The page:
Senior Evan Harris came to the University of Richmond intending to become a lawyer until he met the president of the Alumni Association and his personal mentor, Sam Kaufman.
When he met Kaufman during his third year, Harris didn’t know anyone who he could talk to about pursing a degree in law, he said. Kaufman invited him to his office and by the end of the meeting, offered Harris a summer internship with his firm.
After spending the summer interning with Owen & Owens in Midlothian, Va., the outgoing RCSGA president realized he did not want to go to law school, he said.
Harris’ relationship with Kaufman inspired him, in conjunction with RCSGA, to pilot an alumni-mentoring program this spring that will connect students with alumni working in their intended career fields. The goal of the program, he said, is to provide students with a professional source of career guidance and advice that they would not otherwise have.
“I realized there were probably a lot of people in the same situation who could use a mentor and benefit from that person’s information and knowledge,” Harris said.
About 10 first- and second-year Westhampton or Richmond College students will be selected to participate in the pilot program, Harris said. He intends to choose students from various majors and career paths.
The official participants have not yet been chosen, Harris said, but he has narrowed the applicant pool for a round of interviews. These began during the week of March 25, he said.
Junior Patrick Love, who will succeed Harris as RCSGA president on April 3, wants to see growth in the number of program participants during his presidency, he said. A great benefit of this program is encouraging students to visit Career Services early during their time on campus, Love said.
Applicants must submit a cover letter and resume, which are materials that not all freshmen and sophomores have created yet, Love said. Career Services can also help interested students prepare for the interview portion of the application, he said.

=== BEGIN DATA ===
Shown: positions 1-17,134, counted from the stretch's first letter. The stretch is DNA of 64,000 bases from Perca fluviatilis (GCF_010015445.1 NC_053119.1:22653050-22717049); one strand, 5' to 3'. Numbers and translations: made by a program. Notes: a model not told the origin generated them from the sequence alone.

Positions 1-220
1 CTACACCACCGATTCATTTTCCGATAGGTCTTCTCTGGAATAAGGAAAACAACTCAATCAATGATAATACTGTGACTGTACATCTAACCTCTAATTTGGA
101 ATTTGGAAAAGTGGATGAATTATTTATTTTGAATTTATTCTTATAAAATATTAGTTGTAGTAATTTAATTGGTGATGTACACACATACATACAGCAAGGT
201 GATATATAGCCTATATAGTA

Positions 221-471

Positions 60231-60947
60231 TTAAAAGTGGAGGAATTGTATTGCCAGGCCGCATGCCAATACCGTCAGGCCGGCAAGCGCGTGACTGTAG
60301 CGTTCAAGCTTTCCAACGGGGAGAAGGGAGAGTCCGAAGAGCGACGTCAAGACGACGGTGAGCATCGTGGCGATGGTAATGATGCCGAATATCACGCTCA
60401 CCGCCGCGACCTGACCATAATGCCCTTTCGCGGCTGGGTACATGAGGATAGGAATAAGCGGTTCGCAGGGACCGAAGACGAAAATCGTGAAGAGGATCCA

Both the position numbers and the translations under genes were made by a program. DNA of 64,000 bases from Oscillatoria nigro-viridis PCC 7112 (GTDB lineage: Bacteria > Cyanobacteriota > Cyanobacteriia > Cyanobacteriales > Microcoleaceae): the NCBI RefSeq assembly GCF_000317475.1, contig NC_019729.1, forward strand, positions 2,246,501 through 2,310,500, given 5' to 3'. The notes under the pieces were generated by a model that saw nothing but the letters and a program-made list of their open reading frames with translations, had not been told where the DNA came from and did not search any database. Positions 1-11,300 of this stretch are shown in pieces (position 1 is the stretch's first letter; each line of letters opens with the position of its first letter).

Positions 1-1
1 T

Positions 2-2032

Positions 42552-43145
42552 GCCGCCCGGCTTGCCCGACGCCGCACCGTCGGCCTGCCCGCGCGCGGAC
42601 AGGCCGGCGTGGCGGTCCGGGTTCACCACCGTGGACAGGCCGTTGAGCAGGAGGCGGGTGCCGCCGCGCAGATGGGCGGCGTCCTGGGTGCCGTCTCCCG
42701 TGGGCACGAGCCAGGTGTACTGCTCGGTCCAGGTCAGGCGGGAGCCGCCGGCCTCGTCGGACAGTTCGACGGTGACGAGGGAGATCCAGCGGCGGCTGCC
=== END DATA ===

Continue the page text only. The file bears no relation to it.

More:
The Alumni Association has tried similar programs in the past and has seen problems with meeting attendance, successful communication and relationships among current students and their mentors, Harris said. Harris hopes to avoid these issues by starting the program with a small group, he said.
Harris pitched the program idea to the Alumni Association and Career Services and both liked the program goals, he said. They would like to see a successful pilot program and reevaluate next winter before pledging their full support, Harris said.
Next December, students who participated in the pilot program will be asked to evaluate the relationship with their mentor and the value of the program, Harris said. With support from the university, a successful pilot program and interested students, this program will be able to expand in coming years, he said.
Because of the number of applications received for the pilot program, Harris and Love both said they believed student interest was clear.
“Richmond kids want and need this,” Harris said, “and we have the right kids here for it.”
Through campaigns such as the 100 for 1 Challenge, which helps fund summer fellowships, the university has responded to students’ wants and needs, Harris said. He said he hoped the university would also respond to the student need for an alumni-mentoring program.
Senior Peter Magnone, an international business and finance major, said he thought an alumni-mentoring program would help Richmond students to better understand their career goals and what classes they can take at Richmond to prepare them for their futures.
Harris believes that this program will benefit students who have undecided career goals, as well as those who need exposure and information about the career they think they are considering, he said.
Harris will be working in Richmond after he graduates and hopes to continue developing the alumni mentoring program in coming years, he said.
Contact staff writer Megan Haggerty at email@example.com